When we crossed the courtyard we reached some doors leading to the harem. The girl was waiting by the door. Once my cousin called her, she appeared covered in a veil, and next to her was a maid (hizmećarica), or a lady cook (ašči kaduna). By custom, I gave gifts to the old lady, and she uteslimi, and handed the girl; after that, she quickly went back into the house. I took the bride by her arm, and led her through the courtyard towards the doors. We were sneaking, and all of a sudden some giant person appeared before us. I was terrified to such an extent that it seemed as if that person was supporting the sky. I was dumbfounded, while my cousin who was following us with a big, long knife in his hand, jumped before that monster (neman), and said: “Stojan! By my religion, money won’t do you good!” Stojan said nothing. Then, my cousin took out something, and pressed his Stojan’s hand: “Go and wake up Suljo, and help me take the horses”, – and again, he put something in his hand: “Don’t be scared my bey, everything is going to be fine.” The bride and I stood there as some statues. Stojan put the socks on horses’ feet, and was leading them across the courtyard. It seemed as if he was not doing that for the first time. The horses were hitched, and we quickly climbed on a cart. We were rushing, until we arrived to Ključ (sometime at the dawn), six hours away from Bosanski Petrovac. That same day I returned to Petrovac; my cousin spent a day in Ključ and he even welcomed the people coming to his wedding who arrived all the way from Varcar-Vakuf; they were preceding him, and two days later, were following him to their Court, with song and the sound of rifles.

At the beginning, the bride’s parents were angry because their daughter left without their knowledge and permission. Afterwards, as it usually happens, everyone accepted that outcome.

In present time, stealing a girl is not so common as it was in the old days, when almost every single lad had to steal a girl. However, this custom is not so rare either, and that is why one can hear multiple times that some lad has stolen a girl. The girl’s parents would get really angry at their new son-in-law and their disobedient daughter – due to that, neither the girl and her boyfriend are not supposed to see her parents. The parents eventually give in to their daughter’s choice, and so they reconcile.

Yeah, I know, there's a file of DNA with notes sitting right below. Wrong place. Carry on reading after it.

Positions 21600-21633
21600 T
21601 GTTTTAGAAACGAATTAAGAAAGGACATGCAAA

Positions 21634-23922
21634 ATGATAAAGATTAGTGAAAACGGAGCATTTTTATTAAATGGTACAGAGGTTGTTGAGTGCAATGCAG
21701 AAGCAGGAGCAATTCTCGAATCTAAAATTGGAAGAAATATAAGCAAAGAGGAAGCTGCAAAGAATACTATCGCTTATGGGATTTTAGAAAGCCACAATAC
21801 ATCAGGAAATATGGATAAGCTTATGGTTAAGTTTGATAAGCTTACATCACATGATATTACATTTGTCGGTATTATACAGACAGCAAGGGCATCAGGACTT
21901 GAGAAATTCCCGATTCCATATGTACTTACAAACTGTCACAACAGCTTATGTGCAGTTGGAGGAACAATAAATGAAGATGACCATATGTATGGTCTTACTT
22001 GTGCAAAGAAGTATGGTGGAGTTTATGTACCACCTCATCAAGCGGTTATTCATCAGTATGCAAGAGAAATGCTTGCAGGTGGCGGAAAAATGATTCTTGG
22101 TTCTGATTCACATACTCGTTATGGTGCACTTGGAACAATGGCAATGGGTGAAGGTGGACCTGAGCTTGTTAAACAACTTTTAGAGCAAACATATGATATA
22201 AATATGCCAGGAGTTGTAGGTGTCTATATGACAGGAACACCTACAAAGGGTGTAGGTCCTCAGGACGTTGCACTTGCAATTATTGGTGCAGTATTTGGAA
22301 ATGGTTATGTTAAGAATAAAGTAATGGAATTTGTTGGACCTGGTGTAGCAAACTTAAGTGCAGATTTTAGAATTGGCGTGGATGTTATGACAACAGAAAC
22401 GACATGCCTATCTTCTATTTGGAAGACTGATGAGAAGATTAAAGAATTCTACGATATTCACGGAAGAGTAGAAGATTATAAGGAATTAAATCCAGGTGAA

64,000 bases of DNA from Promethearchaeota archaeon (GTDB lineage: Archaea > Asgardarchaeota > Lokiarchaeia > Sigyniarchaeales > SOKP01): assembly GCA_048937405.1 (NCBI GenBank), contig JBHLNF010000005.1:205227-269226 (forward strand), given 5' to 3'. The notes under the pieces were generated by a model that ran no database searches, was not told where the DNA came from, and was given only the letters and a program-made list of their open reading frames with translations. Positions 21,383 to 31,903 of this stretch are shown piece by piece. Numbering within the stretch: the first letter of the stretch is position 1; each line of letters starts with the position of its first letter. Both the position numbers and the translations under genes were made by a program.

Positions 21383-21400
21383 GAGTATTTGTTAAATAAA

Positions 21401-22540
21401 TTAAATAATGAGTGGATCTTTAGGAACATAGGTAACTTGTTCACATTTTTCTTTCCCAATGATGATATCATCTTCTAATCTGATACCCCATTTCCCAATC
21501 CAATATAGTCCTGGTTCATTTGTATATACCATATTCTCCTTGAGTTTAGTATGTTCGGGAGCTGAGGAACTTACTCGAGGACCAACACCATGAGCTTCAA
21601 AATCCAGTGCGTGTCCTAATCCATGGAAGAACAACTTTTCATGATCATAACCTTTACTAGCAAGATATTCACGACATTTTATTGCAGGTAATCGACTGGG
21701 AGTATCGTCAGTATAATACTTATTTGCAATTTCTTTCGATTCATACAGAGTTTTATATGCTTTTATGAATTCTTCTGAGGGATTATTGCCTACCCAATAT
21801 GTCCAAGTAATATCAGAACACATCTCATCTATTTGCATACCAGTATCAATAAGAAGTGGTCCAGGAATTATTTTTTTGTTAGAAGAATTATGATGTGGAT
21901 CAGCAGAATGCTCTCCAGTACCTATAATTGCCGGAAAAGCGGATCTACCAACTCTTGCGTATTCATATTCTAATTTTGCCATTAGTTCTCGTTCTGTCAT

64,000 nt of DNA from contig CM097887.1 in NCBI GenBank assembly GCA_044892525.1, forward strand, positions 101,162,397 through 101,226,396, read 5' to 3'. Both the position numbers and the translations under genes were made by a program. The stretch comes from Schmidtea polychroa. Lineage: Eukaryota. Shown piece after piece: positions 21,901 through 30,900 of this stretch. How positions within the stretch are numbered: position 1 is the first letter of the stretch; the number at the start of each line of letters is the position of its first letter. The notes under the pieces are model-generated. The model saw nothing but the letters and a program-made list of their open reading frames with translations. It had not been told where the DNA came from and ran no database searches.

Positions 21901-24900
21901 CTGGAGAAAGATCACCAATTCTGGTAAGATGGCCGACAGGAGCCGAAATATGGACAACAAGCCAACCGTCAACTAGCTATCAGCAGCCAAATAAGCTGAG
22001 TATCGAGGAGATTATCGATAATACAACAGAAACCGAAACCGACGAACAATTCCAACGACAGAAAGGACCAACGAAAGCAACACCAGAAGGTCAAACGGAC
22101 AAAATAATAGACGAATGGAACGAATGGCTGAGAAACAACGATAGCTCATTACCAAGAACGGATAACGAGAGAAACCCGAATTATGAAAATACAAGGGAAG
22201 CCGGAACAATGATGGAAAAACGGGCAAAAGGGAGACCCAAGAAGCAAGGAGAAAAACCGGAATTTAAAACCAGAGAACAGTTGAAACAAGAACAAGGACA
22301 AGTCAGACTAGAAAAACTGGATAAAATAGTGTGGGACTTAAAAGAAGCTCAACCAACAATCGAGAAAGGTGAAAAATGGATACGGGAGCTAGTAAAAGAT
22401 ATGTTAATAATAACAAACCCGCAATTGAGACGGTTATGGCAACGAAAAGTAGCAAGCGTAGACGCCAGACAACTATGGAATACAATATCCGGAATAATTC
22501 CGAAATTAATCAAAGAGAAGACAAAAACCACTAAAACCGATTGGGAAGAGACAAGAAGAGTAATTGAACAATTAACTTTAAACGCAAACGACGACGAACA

If the lad’s parents do not support their son’s decision to steal a girl he loves, he must leave his father’s house and find a new estate. If the father does not want to give him his money, the son is doing all the best to survive and feed himself and his wife.

There are cases when a lad falls in love with a girl, but she doesn’t want to hear about him, because she does not feel the same, or she is from a lower class, or she is an easy girl and has a bad reputation. In that case, a lad is lying in an ambush for a girl, and if the opportunity arises he, by himself or with the help of his friends, grabs her in his arms and takes home. If this, however, doesn’t work, then a lad tries to convince his mother to invite the girl and her mother into their house. In that case, he would simply stop a girl and would not let her leave his house. If this doesn’t work either, he is waiting for her in some street or alley to tear her pantaloons (dimije). But none of the honorable lads would do that, because in Muslim’s view, that is the worst act of crudeness one can do. Besides, such act is punishable by the Shari’ah law with prison sentence up to three years. In cases like that, a lad has secreted his purpose, and the girl becomes covered in veil, and the parents, whether they want it or not, must give their daughter to that perverted lad, for a girl like that cannot get married to anyone else.

If a lad or a girl, or both of them come from some renowned bey or aga house, they do not dare steal the girl, and the girl must not run away to him, for that would be a disgrace for both them and their parents. However, this does happen a few times. The son of respected parents usually listens to his parents’ wishes, and marries a girl they have chosen for him, while a girl decides to get married to a lad her parents assigned for her, even if she doesn’t fancy him. The main reasons why children of such respected parents obey them are primarily upbringing, love, and a respect towards their father and mother, then a consideration for their eminent origin, and finally, a fear that a father may disinherit them, for he is the unlimited master of his wealth and can, therefore, leave it to a mosque or vakuf (property of a Muslim religious community), or to anyone else.

From Antun Hangi, Život i običaji muslimana u BiH, Sarajevo, Dobra knjiga, 2009

Translated by Maja Pašović
© 2011 Maja Pašović

The editor is grateful to Gregory W. Gernetzke for help in preparing this article.